(Besides that, did anyone else find it amusing to see a blog named "Classical Values" starting a post off with "I don't like traditional values"?)

    craig   ·  November 4, 2010 8:36 AM

    Bill,

    Were you somehow under the impression that 06 and 08 were the fault of the socons? They were the fault of the RINOs and Crony Capitalists.

    M. Simon,

    Exactly. That is a moral imposition. You believe that its morally wrong to impose on others, which just shows that you're a statist theocrat just like me.

    And when I say, the Base does not need Libertarians, I mean to say we don't need them to win elections. Of course, we need Moderates who are not nearly as Libertarians as you make out (I'm probably more Libertarian than the vast majority of them), but going Libertarian is not the way to win most of them.

    You win by sounding a clear and beautiful trumpet and bringing moderates to you, not by going to them. Once they're with you, you flex a bit to attend to their issues, and BAM! Landslide.

    Anonymous   ·  November 4, 2010 9:47 AM

    Bill,

    A lot of these other issues will become moot as you say. But without socons in charge the federal gov't won't shrink.

    It really is a choice. Socons or socialism.

    I know how M. Simon has chosen. He has chosen poorly. Given the extreme choice between gulags and blue laws, I'm not certain which he would pick. Or as the Emperor said 'the hate is strong in this one'.

    I do not think there is a high probability path to the future where the nation limits gov't, survives, and socons defer to their betters in the libertarian movement.

    Tennwriter

    Tennwriter   ·  November 4, 2010 10:02 AM

    Tennwriter writes:

    I know how M. Simon has chosen. He has chosen poorly. Given the extreme choice between gulags and blue laws, I'm not certain which he would pick.

    Funny. Just yesterday I wrote him something very similar. I said the choice was between DEADLY liberals and Annoying conservatives.


    DiogenesLamp   ·  November 4, 2010 10:21 AM

    I do like social conservatives - a lot. OTOH they are like liberals in so many ways: "we need a government solution for...." M Simon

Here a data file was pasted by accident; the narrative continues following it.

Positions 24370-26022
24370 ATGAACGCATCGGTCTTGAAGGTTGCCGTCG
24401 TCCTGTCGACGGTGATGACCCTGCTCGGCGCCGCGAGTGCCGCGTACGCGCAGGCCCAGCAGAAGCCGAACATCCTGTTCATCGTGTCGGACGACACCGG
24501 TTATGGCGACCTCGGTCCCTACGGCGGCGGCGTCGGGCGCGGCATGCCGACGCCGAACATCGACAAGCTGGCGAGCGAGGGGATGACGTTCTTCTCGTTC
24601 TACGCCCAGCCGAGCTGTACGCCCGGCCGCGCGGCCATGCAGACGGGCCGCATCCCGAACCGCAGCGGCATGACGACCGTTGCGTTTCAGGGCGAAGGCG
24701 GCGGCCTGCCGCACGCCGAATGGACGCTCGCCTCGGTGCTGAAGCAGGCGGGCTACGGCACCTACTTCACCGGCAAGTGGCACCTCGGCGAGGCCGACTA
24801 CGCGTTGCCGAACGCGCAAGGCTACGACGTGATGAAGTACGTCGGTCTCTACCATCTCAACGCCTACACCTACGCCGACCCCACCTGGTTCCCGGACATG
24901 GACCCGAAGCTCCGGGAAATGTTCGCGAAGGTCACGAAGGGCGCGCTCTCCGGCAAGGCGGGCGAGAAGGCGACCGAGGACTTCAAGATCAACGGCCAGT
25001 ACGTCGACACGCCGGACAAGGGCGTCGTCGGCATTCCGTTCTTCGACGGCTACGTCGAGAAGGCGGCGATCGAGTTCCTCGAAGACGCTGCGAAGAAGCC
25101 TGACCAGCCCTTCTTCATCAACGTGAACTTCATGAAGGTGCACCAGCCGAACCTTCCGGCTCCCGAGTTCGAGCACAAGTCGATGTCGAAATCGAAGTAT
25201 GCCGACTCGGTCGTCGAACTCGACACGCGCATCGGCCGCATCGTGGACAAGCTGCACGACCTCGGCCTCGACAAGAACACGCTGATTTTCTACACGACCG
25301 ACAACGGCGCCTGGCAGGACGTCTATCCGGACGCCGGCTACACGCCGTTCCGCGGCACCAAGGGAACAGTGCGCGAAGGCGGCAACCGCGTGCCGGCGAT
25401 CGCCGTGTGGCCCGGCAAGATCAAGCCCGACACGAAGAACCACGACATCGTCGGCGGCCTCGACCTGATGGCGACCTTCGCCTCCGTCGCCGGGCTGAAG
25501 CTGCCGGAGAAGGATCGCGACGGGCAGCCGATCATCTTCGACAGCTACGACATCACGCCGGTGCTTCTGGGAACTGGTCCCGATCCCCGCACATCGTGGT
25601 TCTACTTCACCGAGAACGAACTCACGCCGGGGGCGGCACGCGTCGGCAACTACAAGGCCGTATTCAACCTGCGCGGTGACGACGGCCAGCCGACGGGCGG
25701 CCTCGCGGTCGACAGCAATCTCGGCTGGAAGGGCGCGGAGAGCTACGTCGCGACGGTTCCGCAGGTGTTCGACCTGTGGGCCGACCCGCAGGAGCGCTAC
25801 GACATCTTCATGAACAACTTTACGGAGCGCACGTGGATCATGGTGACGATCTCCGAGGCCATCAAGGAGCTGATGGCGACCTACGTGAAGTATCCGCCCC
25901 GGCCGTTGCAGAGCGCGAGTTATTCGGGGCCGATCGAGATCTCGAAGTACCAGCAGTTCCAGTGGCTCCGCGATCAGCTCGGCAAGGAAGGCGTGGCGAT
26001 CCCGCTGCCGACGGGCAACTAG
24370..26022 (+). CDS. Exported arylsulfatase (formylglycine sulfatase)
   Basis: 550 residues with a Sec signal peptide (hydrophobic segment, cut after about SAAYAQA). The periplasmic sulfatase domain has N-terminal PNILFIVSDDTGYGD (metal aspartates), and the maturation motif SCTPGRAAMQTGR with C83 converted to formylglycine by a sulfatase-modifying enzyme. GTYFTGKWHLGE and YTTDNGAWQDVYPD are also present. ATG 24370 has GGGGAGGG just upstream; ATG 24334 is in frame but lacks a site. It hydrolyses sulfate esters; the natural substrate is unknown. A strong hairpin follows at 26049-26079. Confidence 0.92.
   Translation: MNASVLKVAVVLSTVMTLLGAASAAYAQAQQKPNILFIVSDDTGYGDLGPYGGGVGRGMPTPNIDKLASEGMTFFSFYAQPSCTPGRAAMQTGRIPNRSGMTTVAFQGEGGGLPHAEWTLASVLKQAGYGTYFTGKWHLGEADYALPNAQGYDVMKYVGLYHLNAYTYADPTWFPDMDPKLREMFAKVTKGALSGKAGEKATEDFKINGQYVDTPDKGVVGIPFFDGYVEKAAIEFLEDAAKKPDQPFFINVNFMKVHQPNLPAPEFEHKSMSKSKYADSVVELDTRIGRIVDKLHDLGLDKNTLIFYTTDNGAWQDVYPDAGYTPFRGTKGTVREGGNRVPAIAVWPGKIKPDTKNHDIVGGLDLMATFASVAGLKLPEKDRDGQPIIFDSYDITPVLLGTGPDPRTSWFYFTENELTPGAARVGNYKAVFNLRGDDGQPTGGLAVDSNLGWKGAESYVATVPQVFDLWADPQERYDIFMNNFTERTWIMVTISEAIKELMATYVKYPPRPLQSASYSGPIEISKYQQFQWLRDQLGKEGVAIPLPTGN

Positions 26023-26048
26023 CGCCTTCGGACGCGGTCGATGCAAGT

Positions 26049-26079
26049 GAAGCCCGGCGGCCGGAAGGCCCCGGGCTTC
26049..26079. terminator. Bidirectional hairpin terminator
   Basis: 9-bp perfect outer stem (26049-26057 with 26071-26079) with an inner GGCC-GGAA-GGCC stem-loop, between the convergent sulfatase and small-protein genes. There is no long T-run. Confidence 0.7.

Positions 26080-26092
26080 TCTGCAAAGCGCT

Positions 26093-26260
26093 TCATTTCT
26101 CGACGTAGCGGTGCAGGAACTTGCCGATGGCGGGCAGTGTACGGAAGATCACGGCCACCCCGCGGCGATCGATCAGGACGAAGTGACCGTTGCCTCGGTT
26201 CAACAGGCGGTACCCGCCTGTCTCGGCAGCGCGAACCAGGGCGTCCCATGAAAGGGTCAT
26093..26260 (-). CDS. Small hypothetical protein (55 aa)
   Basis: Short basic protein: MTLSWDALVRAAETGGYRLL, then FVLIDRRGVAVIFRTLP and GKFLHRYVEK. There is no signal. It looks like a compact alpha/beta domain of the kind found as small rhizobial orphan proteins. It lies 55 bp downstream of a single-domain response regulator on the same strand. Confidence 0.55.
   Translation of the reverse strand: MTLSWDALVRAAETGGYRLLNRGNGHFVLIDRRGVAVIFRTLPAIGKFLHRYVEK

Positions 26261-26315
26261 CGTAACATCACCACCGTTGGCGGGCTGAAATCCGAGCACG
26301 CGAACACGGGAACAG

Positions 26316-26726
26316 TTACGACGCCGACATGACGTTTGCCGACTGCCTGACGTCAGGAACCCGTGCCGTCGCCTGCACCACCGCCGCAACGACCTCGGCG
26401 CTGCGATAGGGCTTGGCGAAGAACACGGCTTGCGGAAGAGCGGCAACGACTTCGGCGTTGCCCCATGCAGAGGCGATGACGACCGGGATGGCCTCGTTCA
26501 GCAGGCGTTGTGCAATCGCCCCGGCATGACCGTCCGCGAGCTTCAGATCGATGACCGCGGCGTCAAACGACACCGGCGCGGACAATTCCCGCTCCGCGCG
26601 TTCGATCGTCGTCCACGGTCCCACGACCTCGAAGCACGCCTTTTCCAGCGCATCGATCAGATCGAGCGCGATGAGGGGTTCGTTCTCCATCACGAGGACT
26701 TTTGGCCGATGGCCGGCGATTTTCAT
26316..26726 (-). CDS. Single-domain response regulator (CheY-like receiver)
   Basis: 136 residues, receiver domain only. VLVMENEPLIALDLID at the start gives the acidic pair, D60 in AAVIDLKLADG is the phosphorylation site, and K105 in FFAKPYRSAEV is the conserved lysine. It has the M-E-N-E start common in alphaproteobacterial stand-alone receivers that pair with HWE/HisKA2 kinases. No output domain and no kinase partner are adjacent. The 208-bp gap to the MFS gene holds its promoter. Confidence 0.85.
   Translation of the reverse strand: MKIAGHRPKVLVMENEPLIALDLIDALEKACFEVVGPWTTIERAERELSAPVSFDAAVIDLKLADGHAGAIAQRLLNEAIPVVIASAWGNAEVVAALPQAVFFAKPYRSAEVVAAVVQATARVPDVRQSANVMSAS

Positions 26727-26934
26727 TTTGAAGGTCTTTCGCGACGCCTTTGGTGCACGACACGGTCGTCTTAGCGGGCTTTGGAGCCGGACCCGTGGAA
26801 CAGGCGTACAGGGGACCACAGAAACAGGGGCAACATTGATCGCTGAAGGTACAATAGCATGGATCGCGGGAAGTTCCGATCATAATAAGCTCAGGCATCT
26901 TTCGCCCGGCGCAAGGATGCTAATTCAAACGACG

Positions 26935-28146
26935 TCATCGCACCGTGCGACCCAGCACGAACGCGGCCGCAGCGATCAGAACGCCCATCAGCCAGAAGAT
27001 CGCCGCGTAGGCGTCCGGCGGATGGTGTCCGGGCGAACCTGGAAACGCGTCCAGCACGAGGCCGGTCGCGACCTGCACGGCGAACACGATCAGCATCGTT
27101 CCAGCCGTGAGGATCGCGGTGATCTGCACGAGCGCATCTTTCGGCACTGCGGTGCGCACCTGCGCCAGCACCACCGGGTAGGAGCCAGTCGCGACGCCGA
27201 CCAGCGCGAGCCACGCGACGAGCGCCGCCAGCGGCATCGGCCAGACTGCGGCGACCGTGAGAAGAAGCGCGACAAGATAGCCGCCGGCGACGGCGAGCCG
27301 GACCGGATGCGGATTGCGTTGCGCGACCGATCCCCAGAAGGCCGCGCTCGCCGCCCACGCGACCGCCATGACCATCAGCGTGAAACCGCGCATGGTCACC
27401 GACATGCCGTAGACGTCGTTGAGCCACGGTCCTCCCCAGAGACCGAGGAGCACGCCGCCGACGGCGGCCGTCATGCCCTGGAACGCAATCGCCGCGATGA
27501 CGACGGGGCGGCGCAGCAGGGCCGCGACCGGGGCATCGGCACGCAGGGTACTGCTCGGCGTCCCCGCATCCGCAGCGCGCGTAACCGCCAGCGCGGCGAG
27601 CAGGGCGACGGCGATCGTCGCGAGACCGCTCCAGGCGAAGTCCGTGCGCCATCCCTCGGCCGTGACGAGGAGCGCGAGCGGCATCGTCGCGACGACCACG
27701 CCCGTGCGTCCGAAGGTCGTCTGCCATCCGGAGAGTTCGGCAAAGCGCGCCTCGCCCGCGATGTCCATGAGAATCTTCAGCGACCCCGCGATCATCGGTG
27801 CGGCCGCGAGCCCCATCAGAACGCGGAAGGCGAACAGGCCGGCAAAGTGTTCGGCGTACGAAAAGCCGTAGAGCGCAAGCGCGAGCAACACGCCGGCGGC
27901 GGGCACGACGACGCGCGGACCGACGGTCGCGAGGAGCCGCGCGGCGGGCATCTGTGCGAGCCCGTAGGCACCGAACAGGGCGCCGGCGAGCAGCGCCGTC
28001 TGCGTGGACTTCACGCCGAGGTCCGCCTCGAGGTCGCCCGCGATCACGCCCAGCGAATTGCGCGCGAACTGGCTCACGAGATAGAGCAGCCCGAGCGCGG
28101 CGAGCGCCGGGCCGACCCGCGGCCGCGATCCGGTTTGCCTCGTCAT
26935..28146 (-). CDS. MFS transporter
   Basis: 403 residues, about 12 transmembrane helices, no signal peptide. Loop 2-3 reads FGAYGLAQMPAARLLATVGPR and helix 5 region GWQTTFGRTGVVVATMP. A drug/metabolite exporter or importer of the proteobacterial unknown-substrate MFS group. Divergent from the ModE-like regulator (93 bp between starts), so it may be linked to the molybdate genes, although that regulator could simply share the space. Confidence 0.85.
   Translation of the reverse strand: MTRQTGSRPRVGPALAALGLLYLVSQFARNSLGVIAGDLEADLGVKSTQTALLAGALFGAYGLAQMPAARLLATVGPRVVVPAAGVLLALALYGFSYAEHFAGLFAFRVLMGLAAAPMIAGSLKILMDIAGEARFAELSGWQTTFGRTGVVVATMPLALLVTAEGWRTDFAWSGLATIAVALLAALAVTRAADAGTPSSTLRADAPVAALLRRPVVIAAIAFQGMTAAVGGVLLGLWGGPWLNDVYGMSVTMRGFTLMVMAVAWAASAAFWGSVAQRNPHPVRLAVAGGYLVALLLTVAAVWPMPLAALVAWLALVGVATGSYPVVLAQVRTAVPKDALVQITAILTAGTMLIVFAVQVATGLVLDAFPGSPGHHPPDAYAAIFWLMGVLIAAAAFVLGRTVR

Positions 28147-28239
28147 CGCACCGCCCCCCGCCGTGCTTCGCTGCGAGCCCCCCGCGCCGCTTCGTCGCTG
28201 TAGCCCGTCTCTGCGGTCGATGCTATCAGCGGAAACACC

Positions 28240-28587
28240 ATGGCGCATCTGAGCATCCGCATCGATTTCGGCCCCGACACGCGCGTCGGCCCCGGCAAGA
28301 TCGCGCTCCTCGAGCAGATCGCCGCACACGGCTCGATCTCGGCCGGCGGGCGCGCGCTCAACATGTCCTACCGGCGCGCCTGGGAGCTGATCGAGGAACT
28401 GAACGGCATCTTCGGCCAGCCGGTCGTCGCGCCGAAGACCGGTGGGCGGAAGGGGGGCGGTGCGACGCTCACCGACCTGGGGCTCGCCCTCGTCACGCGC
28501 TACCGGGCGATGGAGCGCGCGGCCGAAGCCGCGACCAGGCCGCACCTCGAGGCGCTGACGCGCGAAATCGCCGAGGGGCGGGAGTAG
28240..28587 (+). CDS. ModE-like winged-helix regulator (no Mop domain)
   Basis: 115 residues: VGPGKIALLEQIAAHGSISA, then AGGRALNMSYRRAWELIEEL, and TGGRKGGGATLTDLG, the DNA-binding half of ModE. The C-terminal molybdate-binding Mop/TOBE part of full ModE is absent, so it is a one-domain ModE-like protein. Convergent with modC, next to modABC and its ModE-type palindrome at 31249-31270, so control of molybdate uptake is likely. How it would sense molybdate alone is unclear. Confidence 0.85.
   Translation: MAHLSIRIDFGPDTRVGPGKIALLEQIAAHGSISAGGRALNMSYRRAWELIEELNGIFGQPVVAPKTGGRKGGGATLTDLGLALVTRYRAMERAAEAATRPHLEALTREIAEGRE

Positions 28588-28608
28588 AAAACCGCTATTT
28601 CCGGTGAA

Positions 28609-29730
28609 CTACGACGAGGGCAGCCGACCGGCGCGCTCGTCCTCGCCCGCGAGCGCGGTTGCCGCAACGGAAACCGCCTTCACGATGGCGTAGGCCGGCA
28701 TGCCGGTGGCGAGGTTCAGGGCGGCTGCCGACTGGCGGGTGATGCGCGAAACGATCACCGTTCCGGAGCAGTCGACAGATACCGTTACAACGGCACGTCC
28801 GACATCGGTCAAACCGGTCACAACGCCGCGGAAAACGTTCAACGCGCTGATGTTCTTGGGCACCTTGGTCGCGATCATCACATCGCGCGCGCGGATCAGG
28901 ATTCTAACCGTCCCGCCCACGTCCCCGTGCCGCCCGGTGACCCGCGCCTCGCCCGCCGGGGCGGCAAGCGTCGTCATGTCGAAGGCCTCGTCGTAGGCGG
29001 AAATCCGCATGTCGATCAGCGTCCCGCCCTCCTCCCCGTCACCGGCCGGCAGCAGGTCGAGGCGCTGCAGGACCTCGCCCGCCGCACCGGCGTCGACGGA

While I can't prove it its been my observation over the years that the socons have takin to expanding government as a response to the liberal attitude of "_____ happened and there should be a law against it." When it starts to run contrary to their beliefs they started to use governmnet in the same way.


    For the record, its my belief that if we had a "Constitutionally Limited Government," Roux (12:16 AM) has it right.

    wilky   ·  November 4, 2010 10:54 AM

    "Bill,

    Were you somehow under the impression that 06 and 08 were the fault of the socons? They were the fault of the RINOs and Crony Capitalists."

    Actually, no I don't "blame" the socons. However, blame is, at best, incidental to my point. The Republican leadership (and I'll agree with you, largely RINOs and Crony Capitalists) treated libertarians as largely dispensible in 06 and 08. Not so much socons. The results proved disasterous.

    Bill Dalasio   ·  November 4, 2010 11:23 AM

    "...But without socons in charge the federal gov't won't shrink.

    It really is a choice. Socons or socialism."

    No offense, but it isn't really all that clear to me that that distiction necessarily holds. Plenty of "social conservatives" have proven willing, or even eager, to throw individual freedom under the bus. Pat Buchanan ("economic nationalism") comes to mind right off the top of my head. To a lesser extent, Mike Huckabee sounded similar themes. Now, I understand that lots of social conservatives don't buy into that particular brand of Kool-Aid. Heck, my experience is that there are plenty of social conservatives who would be happy to spread their case by suasion without government enforcement. But, I don't think you can expect libertarians to develop a taste for statism because it has a cross, rather than a hammer and sickle on it.

    Bill   ·  November 4, 2010 11:42 AM

    But don't think for a minute I'm not a Christian first, that [I'm naive] to your own form of hostility and irreligious nature

    I'm not irreligious. In fact God talks to me all the time. I just believe social questions should be solved socially - not with government guns.

    M. Simon   ·  November 4, 2010 12:24 PM

    Socons are currently (for the most part) moral socialists.

    The "socons or socialism" is just a cover. Socons are socialists (broad brush - generally true) in the cultural realm. i.e. cultural socialists. Obviously if your case is weak you do need government guns to make it.

    I would like to convert socons to libertarians (some are already).

    Putting your faith in government is wrong. 1 Samuel 8.

    M. Simon   ·  November 4, 2010 12:30 PM

    By limiting Federal government it gives much responsibility of many things back to the state and local governments - which is where it should be. But looks like we agree on what types of libertarians we are.